"He just never got it going like we thought he would," said Cox, who informed Wilson of the decision in his hotel room at about 7:15 a.m. ET on Thursday.
Wilson's release didn't come as much of a surprise. There was building reason to believe that the club wanted to keep Saltalamacchia around and provide him regular playing time by platooning him at first base with Thorman.
But like he did for Thursday afternoon's game against the Nationals, Cox says he plans to give Thorman a regular chance to start games in which the opposing team is starting a southpaw. Thorman .293 with a .424 slugging percentage against left-handed pitchers at Triple-A Richmond last year.
"Most of the time against lefties, yeah [Thorman] is going to start," Cox said. "He's hit them his whole life."
If Thorman gets regular playing time against lefties, this obviously would limit the potential playing time for the switch-hitting Saltalamacchia. But it appears the Braves are going to be comfortable giving him occasional time at first base and primarily using him as their backup catcher.
Brayan Pena, who had been on the disabled list since suffering a concussion on May 1, was activated from the disabled list before Thursday's game. But there's a chance he will be sent to the Minors by the time Friday arrives.
Not knowing what to expect out of Anthony Lerew, who is scheduled to start Friday's game in Boston, and John Smoltz, who will take his dislocated right pinky to the mound on Saturday afternoon, the Braves need some insurance.
Thus they may take Pena off their 25-man roster to make room for Mark Redman, who threw five scoreless innings for Richmond on Sunday. It was the first time he'd pitched since having an ingrown toenail removed earlier this month.
Salty ready to stay: When he was brought up to replace the injured Pena, Saltalamacchia was given reason to believe his stay in the Majors would last just two weeks. But since his arrival, he's given the Braves reason to believe he's ready to be a key contributor from both an offensive and defensive standpoint.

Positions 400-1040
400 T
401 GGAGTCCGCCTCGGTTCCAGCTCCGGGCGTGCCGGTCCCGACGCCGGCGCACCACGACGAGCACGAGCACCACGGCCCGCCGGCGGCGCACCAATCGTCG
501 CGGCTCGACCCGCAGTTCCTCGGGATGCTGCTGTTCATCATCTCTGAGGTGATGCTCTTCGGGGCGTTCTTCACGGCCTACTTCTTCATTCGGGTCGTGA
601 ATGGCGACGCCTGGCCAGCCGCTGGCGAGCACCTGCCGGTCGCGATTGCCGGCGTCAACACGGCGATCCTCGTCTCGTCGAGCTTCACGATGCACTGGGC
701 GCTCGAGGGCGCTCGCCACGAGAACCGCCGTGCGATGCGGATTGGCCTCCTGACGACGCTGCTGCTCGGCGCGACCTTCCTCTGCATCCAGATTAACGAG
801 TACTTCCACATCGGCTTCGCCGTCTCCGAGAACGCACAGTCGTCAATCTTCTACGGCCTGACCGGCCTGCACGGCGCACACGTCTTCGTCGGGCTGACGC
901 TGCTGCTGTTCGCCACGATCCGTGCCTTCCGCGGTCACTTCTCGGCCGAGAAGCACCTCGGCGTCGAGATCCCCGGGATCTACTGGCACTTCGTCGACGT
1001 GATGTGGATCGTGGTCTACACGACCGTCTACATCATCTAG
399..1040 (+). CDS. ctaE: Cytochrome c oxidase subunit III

"I felt ready coming up here, not really knowing what to expect," Saltalamacchia said. "I've felt good at the plate and taken good at-bats. If you can play the game, they're going to find a spot for you. Hopefully that's something that I've done."
Saltalamacchia, who started behind the plate for Thursday afternoon's series finale against the Nationals, has hit .250 and struck out just once in his first 12 at-bats. Behind the plate, he has retired three of the four opponents attempting to steal against him.
"I like him a lot," Cox said of the 22-year-old catcher. "He's a good receiver and he's always had a strong arm. He's shown us a lot."
Cox says he's not concerned about the fact that Saltalamacchia won't be able to develop while playing on an everyday basis. He plans to use him as a catcher at least once a week and will also give him occasional time at first base.
Although he hasn't played first base since high school, Saltalamacchia feels confident about his ability to play the position. Over the course of the past week, he's regularly been taking ground balls there.
"I'll do anything to help out," Saltalamacchia said.
Johnson sits: Cox's decision to use Chris Woodward as his second baseman had nothing to do with the fact that Kelly Johnson committed a costly error that led to Wednesday night's loss. He simply wanted to give Johnson what he believed to be some much-needed rest.
"I've been trying to get him a day off for about a week," said Cox, who this past weekend told Johnson to begin reducing the amount of early afternoon hours that he was spending taking groundballs.
Johnson's day off ended up being a short one. He entered Thursday's game in the sixth inning as part of a double switch.
Coming up: The Braves will open Interleague Play with a three-game series against the Red Sox at Fenway Park this weekend. They'll send Anthony Lerew (0-1, 6.52) to the mound on Friday night. The Red Sox haven't announced who will replace Josh Beckett and start the series opener.